“Give chance to others” (Political Dynasties in the Philippines)

Posted by Admin | Posted in Elections, Philippine Constitution, Thoughts | Posted on 19-06-2010

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By the end of this month, another Aquino will officially become President of our republic. And in many parts of the country, local officials who happen to be members of political families or dynasties will assume their posts. We are not surprised because this culture has been around since the Spanish colonial era where the mestizos or the ilustrados dominate the political scene. These clans have been controlling local governments for so long that elections have become meaningless. The results are almost always predictable.

A study of the elites in Philippine politics by Dante Simbulan showed that from 1946 to 1963, there were 169 families that dominated our political arena.[1] These families have produced 584 public officials, including seven Presidents, two Vice Presidents, 42 Senators, and 147 Representatives.[2] With the span of more than forty years, the figures have surely skyrocketed by now.

We have seen and heard of these names and faces.  We have complained so much about how a select few have controlled and corrupted our country.  We cry afoul when they steal government funds or when they oppress us in any way.  But we have only done so little or nothing at all to reduce, if not eliminate, this perennial problem. It has long become obvious to us that the political elite generally desire to promote only their own benefit. But we still willingly send them to the city hall or capitol building while we watch them grow richer and us poorer.

Our Constitution (Section 26, Article II) [3] wanted to prohibit political dynasties. I said it “wanted to” because it did not expressly and simply state that political dynasties are prohibited. It gave our lawmakers the prerogative to define what a political dynasty is and the scope and limitations of the law that will prohibit it. And since Section 26, Article II of our present Constitution is not a self-executing provision[4] we can only wait in vain before our senators or congressmen/women could finally have the graciousness and altruism to finally end their overdue occupancy of government offices.

Now since an Anti-Political Dynasty Law seems too remote in the minds of our dear politicians, the best way we can end this elite dominance is to select “brand new” leaders.  It should be new not only in terms of family affiliation but also in terms of leadership and governance. We failed to do this in the recent national elections. But we still have another chance in the coming barangay elections. After all, it is our barangay officials who are nearer to us. They are the ones whom we can directly talk to and who can feel and understand our needs and aspirations for our community.


medications without a prescription s/new%20articles/Give%20chance%20to%20others.doc#_ftnref1″>[1] http://en.wikipedia.org/wiki/Political_dynasties_in_the_Philippines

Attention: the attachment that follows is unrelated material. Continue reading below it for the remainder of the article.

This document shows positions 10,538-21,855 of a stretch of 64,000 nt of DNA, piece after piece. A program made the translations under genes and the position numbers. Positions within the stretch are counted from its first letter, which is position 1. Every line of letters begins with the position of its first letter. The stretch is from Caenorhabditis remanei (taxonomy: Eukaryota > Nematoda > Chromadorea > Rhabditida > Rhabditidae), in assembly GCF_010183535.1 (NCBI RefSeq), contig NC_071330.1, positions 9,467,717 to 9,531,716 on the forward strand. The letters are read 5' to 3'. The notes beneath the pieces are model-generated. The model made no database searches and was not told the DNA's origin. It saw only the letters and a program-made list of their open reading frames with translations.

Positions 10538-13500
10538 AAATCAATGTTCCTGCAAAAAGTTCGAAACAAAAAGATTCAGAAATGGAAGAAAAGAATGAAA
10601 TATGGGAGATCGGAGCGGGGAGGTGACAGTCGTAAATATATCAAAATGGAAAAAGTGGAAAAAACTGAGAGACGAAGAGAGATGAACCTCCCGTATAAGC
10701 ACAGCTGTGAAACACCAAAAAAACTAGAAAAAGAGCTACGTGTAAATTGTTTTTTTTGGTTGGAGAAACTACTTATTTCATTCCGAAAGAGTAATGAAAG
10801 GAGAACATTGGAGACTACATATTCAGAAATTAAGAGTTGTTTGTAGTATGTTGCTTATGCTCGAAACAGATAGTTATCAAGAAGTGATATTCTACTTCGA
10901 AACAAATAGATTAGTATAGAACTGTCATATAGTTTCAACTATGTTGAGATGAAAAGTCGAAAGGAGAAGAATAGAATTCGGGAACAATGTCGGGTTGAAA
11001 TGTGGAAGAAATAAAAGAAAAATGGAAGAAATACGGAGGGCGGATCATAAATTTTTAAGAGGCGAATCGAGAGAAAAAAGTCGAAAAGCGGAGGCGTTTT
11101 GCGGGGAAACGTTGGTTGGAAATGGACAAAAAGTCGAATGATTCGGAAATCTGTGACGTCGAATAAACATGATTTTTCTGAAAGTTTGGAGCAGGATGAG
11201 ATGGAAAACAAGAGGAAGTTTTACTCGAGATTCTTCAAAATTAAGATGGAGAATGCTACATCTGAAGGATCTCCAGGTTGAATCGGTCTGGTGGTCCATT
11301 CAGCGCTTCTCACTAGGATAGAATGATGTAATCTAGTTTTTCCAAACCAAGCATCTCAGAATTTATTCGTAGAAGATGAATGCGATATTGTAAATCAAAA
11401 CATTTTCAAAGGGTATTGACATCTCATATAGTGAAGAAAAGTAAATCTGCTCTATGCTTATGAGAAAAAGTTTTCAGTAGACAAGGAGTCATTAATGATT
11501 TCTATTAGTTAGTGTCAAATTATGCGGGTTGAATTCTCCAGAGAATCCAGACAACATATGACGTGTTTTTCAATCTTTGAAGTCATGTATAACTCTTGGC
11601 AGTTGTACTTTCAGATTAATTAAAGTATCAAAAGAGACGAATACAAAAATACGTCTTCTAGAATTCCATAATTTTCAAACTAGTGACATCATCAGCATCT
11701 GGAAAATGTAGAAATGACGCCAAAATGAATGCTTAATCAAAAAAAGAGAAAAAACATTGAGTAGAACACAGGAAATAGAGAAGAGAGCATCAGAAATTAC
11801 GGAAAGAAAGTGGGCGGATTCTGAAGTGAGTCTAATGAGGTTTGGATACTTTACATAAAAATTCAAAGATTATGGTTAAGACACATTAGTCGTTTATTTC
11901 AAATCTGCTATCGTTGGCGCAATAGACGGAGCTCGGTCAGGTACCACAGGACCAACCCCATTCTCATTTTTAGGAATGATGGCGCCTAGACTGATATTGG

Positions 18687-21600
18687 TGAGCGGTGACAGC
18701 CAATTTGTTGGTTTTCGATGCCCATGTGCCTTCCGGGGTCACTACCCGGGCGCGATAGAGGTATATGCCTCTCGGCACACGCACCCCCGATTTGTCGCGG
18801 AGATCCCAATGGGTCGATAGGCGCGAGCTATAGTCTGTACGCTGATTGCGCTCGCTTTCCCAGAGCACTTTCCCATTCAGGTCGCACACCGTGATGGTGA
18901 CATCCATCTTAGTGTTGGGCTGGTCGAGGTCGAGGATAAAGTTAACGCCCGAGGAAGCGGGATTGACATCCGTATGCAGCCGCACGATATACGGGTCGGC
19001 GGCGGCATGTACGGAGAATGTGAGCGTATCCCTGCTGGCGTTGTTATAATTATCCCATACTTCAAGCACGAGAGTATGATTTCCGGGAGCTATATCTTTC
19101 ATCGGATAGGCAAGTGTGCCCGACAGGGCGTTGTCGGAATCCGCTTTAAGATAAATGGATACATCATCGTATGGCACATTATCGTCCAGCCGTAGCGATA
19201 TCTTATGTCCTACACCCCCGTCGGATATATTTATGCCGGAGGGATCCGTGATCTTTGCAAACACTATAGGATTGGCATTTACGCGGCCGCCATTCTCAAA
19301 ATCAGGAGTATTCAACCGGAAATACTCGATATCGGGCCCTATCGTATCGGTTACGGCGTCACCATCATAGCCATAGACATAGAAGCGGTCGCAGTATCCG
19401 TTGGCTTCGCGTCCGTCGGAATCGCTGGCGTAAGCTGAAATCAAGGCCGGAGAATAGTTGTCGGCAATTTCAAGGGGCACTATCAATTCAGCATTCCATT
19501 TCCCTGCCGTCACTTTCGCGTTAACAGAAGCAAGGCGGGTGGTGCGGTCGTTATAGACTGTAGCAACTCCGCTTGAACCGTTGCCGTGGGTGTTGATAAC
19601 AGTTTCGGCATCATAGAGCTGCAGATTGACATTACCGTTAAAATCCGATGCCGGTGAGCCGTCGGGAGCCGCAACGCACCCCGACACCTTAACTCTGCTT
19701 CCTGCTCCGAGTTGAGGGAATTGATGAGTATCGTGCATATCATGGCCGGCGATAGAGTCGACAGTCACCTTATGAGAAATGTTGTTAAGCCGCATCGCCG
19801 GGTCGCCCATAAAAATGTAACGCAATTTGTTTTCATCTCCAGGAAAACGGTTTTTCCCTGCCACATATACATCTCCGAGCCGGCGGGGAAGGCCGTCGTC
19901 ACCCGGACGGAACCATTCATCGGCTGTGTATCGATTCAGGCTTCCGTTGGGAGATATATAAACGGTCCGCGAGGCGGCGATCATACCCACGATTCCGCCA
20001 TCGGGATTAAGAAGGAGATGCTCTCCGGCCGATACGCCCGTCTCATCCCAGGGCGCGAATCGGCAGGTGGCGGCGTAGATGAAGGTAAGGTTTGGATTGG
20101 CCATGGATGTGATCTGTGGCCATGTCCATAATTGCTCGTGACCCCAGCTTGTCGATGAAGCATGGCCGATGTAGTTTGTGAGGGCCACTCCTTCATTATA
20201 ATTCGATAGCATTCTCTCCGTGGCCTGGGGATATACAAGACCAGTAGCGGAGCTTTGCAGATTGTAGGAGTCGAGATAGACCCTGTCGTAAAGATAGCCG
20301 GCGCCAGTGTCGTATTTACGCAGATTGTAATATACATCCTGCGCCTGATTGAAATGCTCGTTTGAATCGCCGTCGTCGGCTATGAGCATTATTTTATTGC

[2] http://en.wikipedia.org/wiki/Political_dynasties_in_the_Philippines

[3] Section 26, Article II, 1987 Constitution: The State shall guarantee equal access to opportunities for public service, and prohibit political dynasties as may be defined by law. (emphasis mine)

[4] A self-executing provision is one that does not require any law for it to be enforceable. It can be invoked directly by the proper party (or person affected) in any court or proper forum or tribunal.

Labo doctrine does not apply to party-lists

Posted by Admin | Posted in Elections | Posted on 06-02-2010

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What is this doctrine?

The Labo doctrine instructs that votes cast for an ineligible or disqualified candidate cannot be considered “stray” except when the electorate is fully aware in fact and in law of a candidate’s disqualification so as to bring such awareness within the realm of notoriety but nonetheless cast their votes in favor of the ineligible candidate.  This means that even if a candidate who was voted for in the elections is later declared disqualified or ineligible, the votes he got will be counted if the voters knew very well about the disqualification or ineligibility.  If they knew but still voted for the disqualified or ineligible candidate, these votes are counted because in election law, as much as possible, the will of the electorate must be upheld. That is the essence of the democratic process of elections – the people’s freedom to choose and for that choice to be recognized.

Does this doctrine apply to the party-list system?

There are instances that disqualification cases are filed against party-list groups.  These parties can still participate in the elections while these cases continue.  If in case, a party list group is disqualified after the elections, what will be its effect on the total votes cast for the party-list elections?  Are the votes obtained by such party considered invalid?

In the case of Partido ng Manggagawa vs. COMELEC (GR No. 164702, March 15, 2006), the Supreme Court said that the Labo doctrine cannot be applied to the party-list system. The reason is Section 10 of R.A. No. 7941 which expressly provides that the votes cast for a party, a sectoral organization or a coalition “not entitled to be voted for shall not be counted.”